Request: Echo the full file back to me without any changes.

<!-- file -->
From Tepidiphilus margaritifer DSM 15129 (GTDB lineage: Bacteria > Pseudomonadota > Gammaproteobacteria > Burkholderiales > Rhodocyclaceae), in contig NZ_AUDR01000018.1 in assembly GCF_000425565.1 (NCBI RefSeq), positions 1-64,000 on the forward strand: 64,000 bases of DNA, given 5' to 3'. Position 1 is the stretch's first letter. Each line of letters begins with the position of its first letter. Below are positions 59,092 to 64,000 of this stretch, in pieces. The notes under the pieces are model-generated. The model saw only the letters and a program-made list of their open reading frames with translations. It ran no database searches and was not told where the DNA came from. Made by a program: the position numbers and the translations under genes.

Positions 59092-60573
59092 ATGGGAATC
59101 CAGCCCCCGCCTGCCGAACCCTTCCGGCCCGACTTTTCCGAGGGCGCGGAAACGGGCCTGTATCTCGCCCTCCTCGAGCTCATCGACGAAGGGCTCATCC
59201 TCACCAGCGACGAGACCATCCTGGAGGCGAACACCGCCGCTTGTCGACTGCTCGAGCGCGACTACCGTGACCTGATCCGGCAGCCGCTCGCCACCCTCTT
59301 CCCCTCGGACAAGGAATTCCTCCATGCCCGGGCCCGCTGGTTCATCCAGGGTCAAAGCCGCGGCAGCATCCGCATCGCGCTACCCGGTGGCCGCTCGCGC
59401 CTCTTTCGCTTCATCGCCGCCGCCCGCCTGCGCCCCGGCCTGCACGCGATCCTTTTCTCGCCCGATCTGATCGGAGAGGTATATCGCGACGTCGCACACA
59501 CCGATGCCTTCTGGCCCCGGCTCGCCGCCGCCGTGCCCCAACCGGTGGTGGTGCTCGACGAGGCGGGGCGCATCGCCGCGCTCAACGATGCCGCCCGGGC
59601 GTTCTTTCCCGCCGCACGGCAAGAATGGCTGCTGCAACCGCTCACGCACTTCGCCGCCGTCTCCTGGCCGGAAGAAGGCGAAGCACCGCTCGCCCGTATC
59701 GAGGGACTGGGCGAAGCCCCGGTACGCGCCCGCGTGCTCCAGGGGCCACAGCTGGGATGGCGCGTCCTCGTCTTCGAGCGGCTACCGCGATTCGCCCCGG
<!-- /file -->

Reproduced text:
From Tepidiphilus margaritifer DSM 15129 (GTDB lineage: Bacteria > Pseudomonadota > Gammaproteobacteria > Burkholderiales > Rhodocyclaceae), in contig NZ_AUDR01000018.1 in assembly GCF_000425565.1 (NCBI RefSeq), positions 1-64,000 on the forward strand: 64,000 bases of DNA, given 5' to 3'. Position 1 is the stretch's first letter. Each line of letters begins with the position of its first letter. Below are positions 59,092 to 64,000 of this stretch, in pieces. The notes under the pieces are model-generated. The model saw only the letters and a program-made list of their open reading frames with translations. It ran no database searches and was not told where the DNA came from. Made by a program: the position numbers and the translations under genes.

Positions 59092-60573
59092 ATGGGAATC
59101 CAGCCCCCGCCTGCCGAACCCTTCCGGCCCGACTTTTCCGAGGGCGCGGAAACGGGCCTGTATCTCGCCCTCCTCGAGCTCATCGACGAAGGGCTCATCC
59201 TCACCAGCGACGAGACCATCCTGGAGGCGAACACCGCCGCTTGTCGACTGCTCGAGCGCGACTACCGTGACCTGATCCGGCAGCCGCTCGCCACCCTCTT
59301 CCCCTCGGACAAGGAATTCCTCCATGCCCGGGCCCGCTGGTTCATCCAGGGTCAAAGCCGCGGCAGCATCCGCATCGCGCTACCCGGTGGCCGCTCGCGC
59401 CTCTTTCGCTTCATCGCCGCCGCCCGCCTGCGCCCCGGCCTGCACGCGATCCTTTTCTCGCCCGATCTGATCGGAGAGGTATATCGCGACGTCGCACACA
59501 CCGATGCCTTCTGGCCCCGGCTCGCCGCCGCCGTGCCCCAACCGGTGGTGGTGCTCGACGAGGCGGGGCGCATCGCCGCGCTCAACGATGCCGCCCGGGC
59601 GTTCTTTCCCGCCGCACGGCAAGAATGGCTGCTGCAACCGCTCACGCACTTCGCCGCCGTCTCCTGGCCGGAAGAAGGCGAAGCACCGCTCGCCCGTATC
59701 GAGGGACTGGGCGAAGCCCCGGTACGCGCCCGCGTGCTCCAGGGGCCACAGCTGGGATGGCGCGTCCTCGTCTTCGAGCGGCTACCGCGATTCGCCCCGG